Princess Amelia (1634 ship)

From Wikipedia, the free encyclopedia
Jump to navigation Jump to search

Princess Amelia was a Dutch merchant ship of 600 tons (bm) built in 1634 and wrecked off Swansea, Bristol Channel, in 1647. She served the Dutch West India Company and was one of the largest merchant ships of her day with 38 guns.[1]

During her 1647 arrival to and departure from New Netherland, her captain was Jan Claesen Bol, who was 28 at the time. The ship carried Petrus Stuyvesant, the new Director-General of New Netherland, his wife Judith Bayard, and Stuyvesant’s councilors to Manhattan, where they landed May 1647. During her time in port, Captain Bol sat in council with Stuyvesant and others in New Amsterdam.[1]

When she sailed from Manhattan to Amsterdam on 16 August 1647, she was loaded with 200,000 pounds of dyewood from Curaçao and around 14,000 beaver pelts. It was also carrying 107 passengers and crew, including the recently fired Director Willem Kieft for his return to Amsterdam. He was returning to defend himself against the charges leveled by among others, the Rev. Everardus Bogardus (the colony’s principal Dutch Reformed dominie), and banished colonists Jochem Pietersen Kuyter and Cornelis Melyn, who would also have to answer charges of insubordination for their role in Kieft’s ouster. The other passengers included numerous Dutch West India Company soldiers who had recently arrived in Manhattan from Brazil and the Caribbean.

On 27 September 1647, Captain Bol mistook the Bristol Channel for the English Channel and ran Princess Amelia aground off Mumbles Point, Wales, near Swansea, Wales, (51°34′23″N 3°59′57″W / 51.573°N 3.9992°W / 51.573; -3.9992) where she broke apart.[1] Twenty-one of the 107 passengers survived, including Kuyter and Melyn, who later reported that Kieft had acknowledged his administrative mistakes before drowning. The Rev. Bogardus, Melyn's son, and most of the soldiers also drowned.[2]

Insurance claims and lawsuits over the loss claims lasted for years.[3]

Early popular sources describe the event thus:[4]

Kieft returned to Holland in a ship that was packed from stem to stern with the finest of furs. The ship was wrecked at sea. Kieft was drowned, and the furs were lost. In the same ship was Everardus Bogardus (the minister who had married Annetje Jans), who was on his way to Holland on a mission relating to his church. The people of New Amsterdam mourned for their minister, but there was little sorrow felt for the Governor who had plunged the colony in war by his obstinate and cruel temper.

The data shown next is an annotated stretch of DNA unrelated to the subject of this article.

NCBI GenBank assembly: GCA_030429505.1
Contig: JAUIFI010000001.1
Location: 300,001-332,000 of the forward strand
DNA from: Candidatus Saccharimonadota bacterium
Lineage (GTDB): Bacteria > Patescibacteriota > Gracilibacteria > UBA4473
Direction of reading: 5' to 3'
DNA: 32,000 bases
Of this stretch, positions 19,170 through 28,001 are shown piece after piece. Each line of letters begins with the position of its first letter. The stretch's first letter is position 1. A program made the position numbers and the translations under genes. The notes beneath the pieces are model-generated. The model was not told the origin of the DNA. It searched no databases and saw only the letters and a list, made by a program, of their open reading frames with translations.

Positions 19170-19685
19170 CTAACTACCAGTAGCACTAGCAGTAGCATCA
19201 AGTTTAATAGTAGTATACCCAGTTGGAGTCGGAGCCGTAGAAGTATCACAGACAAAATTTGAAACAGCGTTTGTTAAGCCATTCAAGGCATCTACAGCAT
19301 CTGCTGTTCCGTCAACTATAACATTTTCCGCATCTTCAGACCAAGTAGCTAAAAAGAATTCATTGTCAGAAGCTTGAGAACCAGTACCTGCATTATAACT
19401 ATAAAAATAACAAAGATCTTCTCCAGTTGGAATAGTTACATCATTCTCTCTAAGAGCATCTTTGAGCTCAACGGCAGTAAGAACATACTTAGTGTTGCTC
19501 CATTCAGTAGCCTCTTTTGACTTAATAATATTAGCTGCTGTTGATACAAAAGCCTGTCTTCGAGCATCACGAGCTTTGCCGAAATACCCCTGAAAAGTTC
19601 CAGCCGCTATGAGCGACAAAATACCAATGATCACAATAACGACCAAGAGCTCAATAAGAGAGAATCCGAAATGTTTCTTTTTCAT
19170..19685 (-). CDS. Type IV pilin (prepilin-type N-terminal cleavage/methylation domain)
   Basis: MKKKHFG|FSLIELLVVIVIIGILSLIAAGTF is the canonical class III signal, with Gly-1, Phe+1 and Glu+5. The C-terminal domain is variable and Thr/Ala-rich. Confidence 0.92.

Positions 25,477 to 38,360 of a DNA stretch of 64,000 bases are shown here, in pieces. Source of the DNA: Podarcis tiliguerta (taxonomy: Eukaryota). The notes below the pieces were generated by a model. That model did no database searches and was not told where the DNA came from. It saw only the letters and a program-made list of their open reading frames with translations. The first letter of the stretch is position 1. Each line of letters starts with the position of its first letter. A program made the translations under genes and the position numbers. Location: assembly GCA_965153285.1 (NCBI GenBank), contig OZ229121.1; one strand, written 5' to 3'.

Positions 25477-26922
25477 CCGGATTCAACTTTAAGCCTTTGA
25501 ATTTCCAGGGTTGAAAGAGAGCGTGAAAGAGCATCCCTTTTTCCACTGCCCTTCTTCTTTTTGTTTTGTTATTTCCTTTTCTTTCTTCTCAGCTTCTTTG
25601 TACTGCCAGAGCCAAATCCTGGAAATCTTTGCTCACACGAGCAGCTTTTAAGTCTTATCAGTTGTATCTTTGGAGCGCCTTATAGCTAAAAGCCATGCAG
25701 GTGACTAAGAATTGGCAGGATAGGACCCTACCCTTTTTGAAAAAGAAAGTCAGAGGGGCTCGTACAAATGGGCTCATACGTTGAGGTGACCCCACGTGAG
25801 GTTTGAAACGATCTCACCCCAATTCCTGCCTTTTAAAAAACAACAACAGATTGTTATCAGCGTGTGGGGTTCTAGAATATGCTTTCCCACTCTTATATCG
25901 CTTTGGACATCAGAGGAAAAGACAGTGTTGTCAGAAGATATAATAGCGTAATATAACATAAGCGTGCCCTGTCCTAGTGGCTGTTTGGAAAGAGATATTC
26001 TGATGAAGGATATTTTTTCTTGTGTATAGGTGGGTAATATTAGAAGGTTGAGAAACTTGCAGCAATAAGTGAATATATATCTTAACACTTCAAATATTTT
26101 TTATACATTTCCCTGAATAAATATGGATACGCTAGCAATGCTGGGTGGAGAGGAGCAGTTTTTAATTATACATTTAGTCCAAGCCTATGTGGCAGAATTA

Some of the furs on board came ashore in Swansea Bay and were sold off in their bundles for bargain prices. Kuyter and Melyn were found not guilty of insubordination and later returned to their families in New Amsterdam. Two cannon, small arms, and silver coins were salvaged from the wreck by Squire Mansel but were lost on Rhossili beach before they got to his home of Henllys, Llandewi, Gower.

References[edit]

  1. ^ a b c Russell Shorto, The Island at the Center of the World: The Epic Story of Dutch Manhattan and the Forgotten Colony that Shaped America. First Edition. New York City: Vintage Books (a Division of Random House, 2004), p.179. ISBN 1-4000-7867-9
  2. ^ Bennet, Tom (2019) "Dollar Ship of South Wales".ISBN 9781916157316
  3. ^ Russell Shorto, The Island at the Center of the World: The Epic Story of Dutch Manhattan and the Forgotten Colony that Shaped America. First Edition. New York City: Vintage Books (a Division of Random House, 2004), p.191-192. ISBN 1-4000-7867-9
  4. ^ Charles Hemstreet, "CHAPTER V: WILLIAM KIEFT and the WAR with the INDIANS" Chap. in The Story of Manhattan, (New York City: Charles Scribner's Sons, 1901), Released as The Project Gutenberg eBook, The Story of Manhattan, by Charles Hemstreet, E-text prepared by Gregory Smith, David Garcia, and the Project Gutenberg Online Distributed Proofreading Team